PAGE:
by Sam Bright
Gregory David Roberts is no ordinary author. His own life story, much of which is apparently a matter of public record, is quite fantastic: a budding Australian academic with anarchist tendencies, the collapse of his marriage saw him turn to heroin and a rather quaint (if deplorable) spell as ‘The Gentleman Bandit’, politely staging hold-ups with a plastic gun to feed his habit. Needless to say, on capture he was sentenced to a long spell in prison, and after breaking the rules found himself in solitary confinement. Unable to bear the hardships of prison life, he escaped and fled to Mumbai.
This back story sets the scene for his novel Shantaram. Roberts insists that the novel is fiction, and not an autobiography: this is not hard to believe. Lin, the narrator and protagonist, is embroiled in a quite improbable world of poverty, organized crime, Afghan insurgency, love, redemption and, most implausibly, survival. Yet the line between fact and fiction is quite evidently blurred. Lin shares the same background as the author: up to his arrival in Mumbai, there is no reason to consider the book anything other than biographical.
I am no literary critic. For a review considering this book purely as a work of literature, please see elsewhere. For what it’s worth, I consider it a gripping read. Certainly, there are quite a number of clichéd passages of philosophical introspection, and if the author were to claim that Lin fully represented himself then I would agree that he holds himself in far to high an esteem. Nonetheless, a thrilling book.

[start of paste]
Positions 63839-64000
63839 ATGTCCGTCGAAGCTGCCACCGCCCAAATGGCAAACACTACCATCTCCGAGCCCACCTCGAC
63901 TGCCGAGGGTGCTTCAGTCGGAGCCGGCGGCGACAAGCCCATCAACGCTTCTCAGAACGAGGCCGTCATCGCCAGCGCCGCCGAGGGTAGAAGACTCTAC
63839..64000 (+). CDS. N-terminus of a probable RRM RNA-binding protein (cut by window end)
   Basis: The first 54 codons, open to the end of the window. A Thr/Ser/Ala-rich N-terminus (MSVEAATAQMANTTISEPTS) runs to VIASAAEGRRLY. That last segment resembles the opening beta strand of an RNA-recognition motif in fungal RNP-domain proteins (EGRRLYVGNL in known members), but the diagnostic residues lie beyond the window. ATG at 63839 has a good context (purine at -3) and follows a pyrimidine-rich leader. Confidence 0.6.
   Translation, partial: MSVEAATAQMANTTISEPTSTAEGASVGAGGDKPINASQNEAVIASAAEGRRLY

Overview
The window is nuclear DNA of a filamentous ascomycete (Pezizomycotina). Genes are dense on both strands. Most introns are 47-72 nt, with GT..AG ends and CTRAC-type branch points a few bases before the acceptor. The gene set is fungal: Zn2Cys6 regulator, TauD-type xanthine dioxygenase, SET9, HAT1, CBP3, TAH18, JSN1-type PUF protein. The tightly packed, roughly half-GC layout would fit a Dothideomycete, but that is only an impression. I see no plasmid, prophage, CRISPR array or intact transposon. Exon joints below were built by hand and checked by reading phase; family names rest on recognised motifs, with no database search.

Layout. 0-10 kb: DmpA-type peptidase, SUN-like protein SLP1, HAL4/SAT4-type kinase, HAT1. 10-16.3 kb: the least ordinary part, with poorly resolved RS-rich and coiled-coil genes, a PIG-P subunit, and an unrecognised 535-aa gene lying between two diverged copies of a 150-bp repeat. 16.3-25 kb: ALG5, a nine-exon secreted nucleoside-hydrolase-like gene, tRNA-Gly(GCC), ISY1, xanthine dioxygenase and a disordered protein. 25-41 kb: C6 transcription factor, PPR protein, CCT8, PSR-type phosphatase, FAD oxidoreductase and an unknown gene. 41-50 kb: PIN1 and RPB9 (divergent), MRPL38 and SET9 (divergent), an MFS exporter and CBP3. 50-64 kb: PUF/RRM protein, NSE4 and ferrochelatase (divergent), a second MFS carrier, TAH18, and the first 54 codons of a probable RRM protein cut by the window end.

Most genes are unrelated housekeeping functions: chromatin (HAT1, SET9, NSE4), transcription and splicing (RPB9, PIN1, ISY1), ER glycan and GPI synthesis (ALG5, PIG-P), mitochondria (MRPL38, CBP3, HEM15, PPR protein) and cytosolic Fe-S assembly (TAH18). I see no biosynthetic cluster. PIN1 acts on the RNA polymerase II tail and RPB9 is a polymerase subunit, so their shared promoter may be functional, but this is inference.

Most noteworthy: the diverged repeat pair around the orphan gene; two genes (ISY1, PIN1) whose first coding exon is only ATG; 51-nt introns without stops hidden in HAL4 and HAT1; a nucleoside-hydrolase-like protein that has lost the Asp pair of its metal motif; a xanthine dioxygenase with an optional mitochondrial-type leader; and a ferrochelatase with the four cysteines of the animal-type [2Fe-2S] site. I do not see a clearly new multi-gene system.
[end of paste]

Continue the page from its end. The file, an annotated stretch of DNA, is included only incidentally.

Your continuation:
What critically concerns me is the truth that Roberts speaks about life in one of the world’s most implausible cities, and its relation to the education I received in the few months I spent working nearby when I left school.
Anyone who has visited Mumbai must fully relate to the opening chapters. His description of how he first experiences the city is familiar to us all: the smell. “It smells of the stir and sleep and waste of sixty million animals, more than half of them humans and rats”. And it is some smell. Aged 18, I spent 4 months working near the city. Unlikely as it seems, I am certain I could smell it even before the plane landed. The stench is quite something: and much of it emanates from Mumbai’s rotting mountains of garbage. The urban Indian seems to have a quite special relationship with rubbish, and the concept of a ‘bin’ is somewhat alien. This gives the life-cycle of litter an essential place in the life-cycle of the city. Rubbish is dumped in the nearest convenient location, be it a food packet dropped to the ground or kitchen appliances tossed onto the nearest scrap heap. This detritus is collected by some of the world’s most necessary and maligned workers. Gangs of children will scour the street and the scrap heaps for anything salvageable. Which is a surprising amount. Bottle lids, scrap metal, electrical parts from kitchen appliances: all have a resale value if you know the right people. A dangerous profession, however. Two children I cared for had been orphaned when their mother was electrocuted whilst scavenging parts from a washing machine, unfortunately still connected to the mains.